David Loew, Ipsen CEO (via Twitter)

Ipsen be­comes the lat­est phar­ma to ex­pand in Ire­land, with a $50M in­vest­ment in its fa­cil­i­ty in Dublin sub­urbs

It is no se­cret that Ire­land has be­come a hot spot for phar­ma man­u­fac­tur­ing projects over the past year, and it seems that Ipsen will be the lat­est play­er to get in on the ac­tion.

On Mon­day Ipsen un­veiled the €52 mil­lion ($49.9 mil­lion) ex­pan­sion it made in­to its ac­tive phar­ma­ceu­ti­cal in­gre­di­ent man­u­fac­tur­ing fa­cil­i­ty in Blan­chard­stown, a small sub­urb of Dublin. The in­vest­ment is aimed at boost­ing med­i­cine and in­gre­di­ent pro­duc­tion in can­cer and rare dis­ease space.

Ac­cord­ing to the In­dus­tri­al De­vel­op­ment Agency of Ire­land, the Ipsen site has al­ready scaled API pro­duc­tion by 10% and is look­ing to pump even more im­prove­ments in­to the fa­cil­i­ty. The com­pa­ny is look­ing at in­vest­ing an­oth­er €15 mil­lion ($14.1 mil­lion) in Blan­chard­stown over the next three years, up­grad­ing tech­nol­o­gy and in­stalling more sus­tain­abil­i­ty ef­forts.

While no de­tails were giv­en on the ex­act size or what the growth in head­count is, an Ipsen Ire­land ex­ec­u­tive stat­ed that the site cur­rent­ly em­ploys 175 em­ploy­ees and has grown its work­force by 20% in the past three years, par­tic­u­lar­ly in man­u­fac­tur­ing and R&D.

End­points News did reach out to Ipsen for more de­tails on the ex­pan­sion, but did not re­ceive a re­sponse by press time.

“The Irish mar­ket plays an im­por­tant role as part of Ipsen’s in­ter­na­tion­al net­work and Ipsen is com­mit­ted to con­tin­ued in­vest­ment and in­no­va­tion in Ire­land to sup­port im­proved care for pa­tients across the ther­a­peu­tic ar­eas we serve – on­col­o­gy, rare dis­ease, and neu­ro­science. This new in­vest­ment in Dublin is a mile­stone in our on­go­ing jour­ney of in­no­va­tion and our grow­ing foot­print in Ire­land,” Ipsen CEO David Loew said in a state­ment.

The site it­self has been in use by Ipsen since 1989 as a man­u­fac­tur­ing site and an R&D hub — main­ly in the de­vel­op­ment of APIs.

How­ev­er, Ipsen is just the lat­est com­pa­ny to ex­pand its pres­ence on Irish soil. On Thurs­day, Ab­b­Vie kicked off a €60 mil­lion ($58.9 mil­lion) in­to its tablet and cap­sule man­u­fac­tur­ing site in the town of Car­rigt­wohill, Ire­land, a sub­urb of Cork City in the south of Ire­land.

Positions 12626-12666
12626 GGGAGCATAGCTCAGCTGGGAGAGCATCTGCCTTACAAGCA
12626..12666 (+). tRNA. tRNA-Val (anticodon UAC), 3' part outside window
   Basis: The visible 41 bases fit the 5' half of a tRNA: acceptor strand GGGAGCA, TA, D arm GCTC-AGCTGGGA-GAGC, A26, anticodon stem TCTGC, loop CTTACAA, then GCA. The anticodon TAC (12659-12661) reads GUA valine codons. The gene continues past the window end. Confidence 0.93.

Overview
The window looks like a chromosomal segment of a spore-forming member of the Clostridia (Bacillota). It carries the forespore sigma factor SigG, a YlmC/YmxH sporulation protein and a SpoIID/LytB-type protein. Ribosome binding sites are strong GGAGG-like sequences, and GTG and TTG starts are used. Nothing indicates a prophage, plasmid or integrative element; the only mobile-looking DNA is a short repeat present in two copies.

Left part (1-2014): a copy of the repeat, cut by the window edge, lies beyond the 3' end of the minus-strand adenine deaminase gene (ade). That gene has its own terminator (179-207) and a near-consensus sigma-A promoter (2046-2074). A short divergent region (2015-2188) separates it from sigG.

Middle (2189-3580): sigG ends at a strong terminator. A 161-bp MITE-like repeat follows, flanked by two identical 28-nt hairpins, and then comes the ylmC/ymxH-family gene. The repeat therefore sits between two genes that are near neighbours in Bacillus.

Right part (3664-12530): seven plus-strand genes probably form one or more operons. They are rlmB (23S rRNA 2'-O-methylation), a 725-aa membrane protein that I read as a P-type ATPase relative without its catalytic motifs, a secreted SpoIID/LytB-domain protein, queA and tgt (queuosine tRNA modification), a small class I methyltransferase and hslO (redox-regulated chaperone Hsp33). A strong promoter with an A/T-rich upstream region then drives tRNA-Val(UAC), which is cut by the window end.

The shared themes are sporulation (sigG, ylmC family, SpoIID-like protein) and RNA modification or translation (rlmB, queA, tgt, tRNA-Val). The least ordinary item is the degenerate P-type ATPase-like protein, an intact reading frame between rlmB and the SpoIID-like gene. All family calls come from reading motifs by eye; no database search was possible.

The Dublin area is al­so see­ing sev­er­al ex­pan­sions from phar­ma com­pa­nies in­clud­ing Alex­ion, who is in­ject­ing €65 mil­lion ($62.4 mil­lion), across two sites, one al­so in Blan­chard­stown and an­oth­er site at the Monksland In­dus­tri­al Park in the Irish town of Athlone. South Ko­re­an con­glom­er­ate SK’s CD­MO arm is al­so mak­ing an in­vest­ment in Dublin in the form of $35 mil­lion to ex­pand its phar­ma­ceu­ti­cal man­u­fac­tur­ing plant in the Dublin sub­urb of Swords.

Ab­bott, J&J, Eli Lil­ly, Hori­zon and Cam­brex are al­so just some of the oth­er com­pa­nies that are com­mit­ting to mul­ti­mil­lion-dol­lar projects in Ire­land this year.

Tim Van Hauwermeiren, argenx CEO

Ar­genx pur­chas­es $100M+ FDA pri­or­i­ty re­view vouch­er from blue­bird bio

Argenx’s Vyvgart is due for a speedy review at the FDA, thanks to a $102 million priority review voucher (PRV).

The Netherland-based biotech picked up the PRV from bluebird bio, the companies announced on Wednesday. PRVs shorten a drug’s FDA review period from 10 months to 6 months, though they often sell on the open market for around $100 million each.

Argenx plans on using the express ticket on efgartigimod, its neonatal Fc receptor (FcRn) blocker marketed as Vyvgart for adults with generalized myasthenia gravis (gMG). While Vyvgart won its first approval last December for the chronic neuromuscular disease — which is characterized by difficulties with facial expression, speech, swallowing and breathing — CEO Tim Van Hauwermeiren said in a news release that he plans to “be active in fifteen disease targets by 2025.”

Susan Galbraith, AstraZeneca EVP, oncology R&D, at EUBIO22 (Rachel Kiki for Endpoints News)

Up­dat­ed: As­traZeneca jumps deep­er in­to cell ther­a­py 2.0 space with $320M biotech M&A

Right from the start, the execs at Neogene had some lofty goals in mind when they decided to try their hand at a cell therapy that could tackle solid tumors.

Its founders have helped hone a new approach that would pack in multiple neoantigen targets to create a personalized TCR treatment that would not just make the leap from blood to solid tumors, but do it with durability. And they managed to make their way rapidly to the clinic, unveiling their first Phase I program for advanced tumors just last May.

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Ei­sai’s ex­pand­ed Alzheimer’s da­ta leave open ques­tions about safe­ty and clin­i­cal ben­e­fit